[Counter-Reformation priests]
The Queen’s government had taken away from them the priest that their fathers had known; the simple, unambitious figure who had pottered about the parish, lived among his flock, christened them and married them and buried them; prayed for their souls and blessed their crops; whose attainments were to sacrifice and absolve and apply a few rules-of-thumb precepts of canon law; whose occasional lapses from virtue were expected and condoned; with whom they squabbled over their tithes, about whom they grumbled and gossiped, whom they consulted on every occasion; who had seemed, a generation back, something inalienable from the soil of England, as much a part of their lives as the succession of the seasons — he had been stolen from them, and in his place the Holy Father was sending them, in their dark hour, men of new light, equipped with every Continental art, armed against every frailty, bringing a new kind of intellect, new knowledge, new holiness.

[A morning Mass]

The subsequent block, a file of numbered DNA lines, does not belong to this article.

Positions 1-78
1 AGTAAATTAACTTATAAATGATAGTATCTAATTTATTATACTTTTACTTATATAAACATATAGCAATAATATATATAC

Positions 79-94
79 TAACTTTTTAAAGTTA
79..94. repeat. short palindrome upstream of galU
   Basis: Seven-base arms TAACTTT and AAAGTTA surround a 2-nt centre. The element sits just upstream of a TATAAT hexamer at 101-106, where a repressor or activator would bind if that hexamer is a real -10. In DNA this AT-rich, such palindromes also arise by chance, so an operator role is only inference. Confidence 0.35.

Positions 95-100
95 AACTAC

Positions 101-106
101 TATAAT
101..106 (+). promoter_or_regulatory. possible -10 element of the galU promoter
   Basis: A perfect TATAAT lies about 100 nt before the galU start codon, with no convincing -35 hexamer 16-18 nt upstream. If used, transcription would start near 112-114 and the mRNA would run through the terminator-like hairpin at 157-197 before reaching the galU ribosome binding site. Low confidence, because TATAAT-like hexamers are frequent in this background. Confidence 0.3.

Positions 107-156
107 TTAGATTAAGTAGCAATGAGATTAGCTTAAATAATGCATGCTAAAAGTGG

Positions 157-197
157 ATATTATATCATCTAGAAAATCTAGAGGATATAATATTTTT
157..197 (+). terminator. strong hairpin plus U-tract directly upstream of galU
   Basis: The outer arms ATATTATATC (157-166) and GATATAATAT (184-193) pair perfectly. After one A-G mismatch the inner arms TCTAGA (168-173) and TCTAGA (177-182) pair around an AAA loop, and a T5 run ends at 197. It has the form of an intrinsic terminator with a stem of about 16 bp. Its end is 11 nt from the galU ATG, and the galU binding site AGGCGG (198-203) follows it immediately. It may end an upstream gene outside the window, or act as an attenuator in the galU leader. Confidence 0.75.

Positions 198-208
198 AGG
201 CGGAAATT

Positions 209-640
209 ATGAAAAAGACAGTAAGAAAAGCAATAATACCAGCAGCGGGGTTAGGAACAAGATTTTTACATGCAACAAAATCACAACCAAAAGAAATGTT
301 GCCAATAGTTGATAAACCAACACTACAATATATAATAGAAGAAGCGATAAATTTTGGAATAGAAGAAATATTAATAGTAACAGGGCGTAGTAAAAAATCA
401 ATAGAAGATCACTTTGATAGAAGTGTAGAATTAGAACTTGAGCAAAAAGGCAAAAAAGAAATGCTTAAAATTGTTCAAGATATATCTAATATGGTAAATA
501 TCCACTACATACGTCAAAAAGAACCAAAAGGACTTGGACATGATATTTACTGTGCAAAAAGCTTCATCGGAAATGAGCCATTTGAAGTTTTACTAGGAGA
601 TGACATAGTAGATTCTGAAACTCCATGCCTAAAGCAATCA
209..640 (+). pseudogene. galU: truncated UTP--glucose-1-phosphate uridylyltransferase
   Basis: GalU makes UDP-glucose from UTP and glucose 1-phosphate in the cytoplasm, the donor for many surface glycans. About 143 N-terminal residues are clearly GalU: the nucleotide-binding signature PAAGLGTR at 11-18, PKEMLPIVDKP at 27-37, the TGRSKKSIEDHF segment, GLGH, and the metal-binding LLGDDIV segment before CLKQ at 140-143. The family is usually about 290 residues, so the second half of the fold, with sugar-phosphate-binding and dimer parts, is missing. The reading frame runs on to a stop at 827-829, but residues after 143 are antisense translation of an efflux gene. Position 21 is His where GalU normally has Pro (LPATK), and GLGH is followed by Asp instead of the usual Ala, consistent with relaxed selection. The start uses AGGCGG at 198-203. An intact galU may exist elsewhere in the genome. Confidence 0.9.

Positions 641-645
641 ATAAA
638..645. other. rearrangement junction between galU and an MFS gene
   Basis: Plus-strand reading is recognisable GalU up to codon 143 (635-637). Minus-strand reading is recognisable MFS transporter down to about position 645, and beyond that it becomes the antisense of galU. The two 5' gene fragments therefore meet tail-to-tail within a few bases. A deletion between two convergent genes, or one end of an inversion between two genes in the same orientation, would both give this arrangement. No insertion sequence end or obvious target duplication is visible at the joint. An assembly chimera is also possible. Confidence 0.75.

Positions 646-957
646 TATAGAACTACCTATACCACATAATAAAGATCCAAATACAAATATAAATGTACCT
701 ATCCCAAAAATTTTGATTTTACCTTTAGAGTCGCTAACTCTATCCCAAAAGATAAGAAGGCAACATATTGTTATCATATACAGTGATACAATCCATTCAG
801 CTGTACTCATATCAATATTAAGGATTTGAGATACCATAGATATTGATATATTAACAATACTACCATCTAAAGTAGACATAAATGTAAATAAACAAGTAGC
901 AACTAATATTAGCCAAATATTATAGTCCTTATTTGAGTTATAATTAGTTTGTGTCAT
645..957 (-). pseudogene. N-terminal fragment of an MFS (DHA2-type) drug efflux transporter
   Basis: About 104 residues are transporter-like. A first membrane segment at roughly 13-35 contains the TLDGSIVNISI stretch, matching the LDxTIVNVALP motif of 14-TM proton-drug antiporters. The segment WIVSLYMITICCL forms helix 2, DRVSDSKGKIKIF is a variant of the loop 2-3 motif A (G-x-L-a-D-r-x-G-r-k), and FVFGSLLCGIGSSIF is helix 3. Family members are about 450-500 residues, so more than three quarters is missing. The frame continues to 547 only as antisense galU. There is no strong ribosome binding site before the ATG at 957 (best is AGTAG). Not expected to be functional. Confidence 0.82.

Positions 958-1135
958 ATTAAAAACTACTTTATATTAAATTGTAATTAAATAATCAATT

It needs little fancy to reconstruct the scene; the audience hushed and intent, every member of whom was risking liberty and fortune, perhaps his life, by attendance. The dusk lightened and the candles paled on the improvised altar, the tree tops outside the window took fire, as Campion spoke. The thrilling tones, the profusion of imagery, the polish and precision, the balanced, pointed argument, the whole structure and rich ornament of rhetoric which had stirred the lecture halls and collegiate chapels of Oxford and Douai, Rome, Prague, and Rheims, inspired now with more than human artistry, rang through the summer dawn. And when the discourse had mounted to its peroration and the fiery voice had dropped to the quiet, traditional words of the blessing, a long silence while the priest disrobed and assumed once more his secular disguise; a hurried packing away of the altar furniture, a few words of leave taking, and then the horses’ hooves clattered once more in the cobbled yard; Campion was on his way, and the Catholics dispersed to their homes.